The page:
Nanopatches: Electrical Properties of Single Layers of Dichalcogenide Compounds

Self-assembled zero-dimensional (e.g. quantum dot) and one-dimensional (e.g. nanotube, nanowire) nanomaterials have received much attention, but studies on two-dimensional nanomaterials are lacking. We are using a variety of methods to attempt to prepare single three-atom-thick layers of the layered transition-metal dichalcogenide compounds on insulating substrates so they may be studied by electrical measurements. Transition-metal dichalcogenides are an interesting class of layered materials which comprise semiconductors, metals, superconductors, and charge-density-wave materials. Two-dimensional versions of these materials would allow the study of new two-dimensional electron systems with properties radically different than found in semiconductor heterostructures. The REU student will be involved in materials preparation and characterization, imaging with scanning electron microscopy and scanning probe microscopy, device fabrication (electron-beam lithography), and electrical measurements of devices at cryogenic temperatures.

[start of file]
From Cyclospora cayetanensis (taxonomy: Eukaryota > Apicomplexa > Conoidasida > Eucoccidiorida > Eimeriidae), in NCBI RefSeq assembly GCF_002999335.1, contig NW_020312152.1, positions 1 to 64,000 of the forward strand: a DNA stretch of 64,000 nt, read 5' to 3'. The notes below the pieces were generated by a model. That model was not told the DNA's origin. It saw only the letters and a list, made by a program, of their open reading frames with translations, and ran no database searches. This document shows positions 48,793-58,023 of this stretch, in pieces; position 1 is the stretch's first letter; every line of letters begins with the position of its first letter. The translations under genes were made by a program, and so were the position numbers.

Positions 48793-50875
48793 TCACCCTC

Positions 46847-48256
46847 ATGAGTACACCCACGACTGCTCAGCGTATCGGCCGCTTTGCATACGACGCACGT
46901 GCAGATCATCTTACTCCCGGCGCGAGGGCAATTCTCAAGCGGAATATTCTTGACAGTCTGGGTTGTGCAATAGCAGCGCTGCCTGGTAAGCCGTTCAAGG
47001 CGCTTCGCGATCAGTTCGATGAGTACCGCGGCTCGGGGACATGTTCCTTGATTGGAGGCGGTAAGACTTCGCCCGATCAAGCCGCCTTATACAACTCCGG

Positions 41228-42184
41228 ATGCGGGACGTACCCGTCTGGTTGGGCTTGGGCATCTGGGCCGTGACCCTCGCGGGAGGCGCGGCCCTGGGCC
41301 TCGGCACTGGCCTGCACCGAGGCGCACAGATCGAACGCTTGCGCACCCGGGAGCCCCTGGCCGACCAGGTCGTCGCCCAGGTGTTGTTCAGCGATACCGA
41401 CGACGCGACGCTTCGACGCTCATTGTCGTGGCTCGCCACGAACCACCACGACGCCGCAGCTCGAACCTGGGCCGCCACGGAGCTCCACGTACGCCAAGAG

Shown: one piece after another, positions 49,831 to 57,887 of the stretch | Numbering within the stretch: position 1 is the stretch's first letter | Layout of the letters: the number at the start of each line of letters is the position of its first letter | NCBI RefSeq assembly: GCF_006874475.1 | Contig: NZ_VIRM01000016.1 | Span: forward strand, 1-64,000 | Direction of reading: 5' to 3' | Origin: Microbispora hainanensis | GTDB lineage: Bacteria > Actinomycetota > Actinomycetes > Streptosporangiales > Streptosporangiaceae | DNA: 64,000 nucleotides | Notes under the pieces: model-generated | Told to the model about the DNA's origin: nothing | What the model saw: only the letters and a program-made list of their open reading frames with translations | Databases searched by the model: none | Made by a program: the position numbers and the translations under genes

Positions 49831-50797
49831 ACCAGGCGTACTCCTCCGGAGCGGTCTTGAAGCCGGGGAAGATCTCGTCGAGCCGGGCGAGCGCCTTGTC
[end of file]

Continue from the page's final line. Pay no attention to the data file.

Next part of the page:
Directed evolution of semiconductor surfaces through spatial patterning and growth or sublimation.

The continued drive toward devices of ever-smaller dimensions and simultaneously higher densities is expected to exceed the capabilities of existing photolithographic and direct-write technologies within the next several years. Continued progress will require a new paradigm. One of the most promising is that of directed self-assembly, i. e. inducing a spontaneous ordering of atoms or molecules into useful structures using some sort of spatially modulated field or template. The experiments use both epitaxial growth of ultra thin semiconductor films on patterned substrates and sublimation from patterned substrates to control the structures which develop. This project will include both involvement in atomic force microscopy measurements of the structures, and analysis of the results.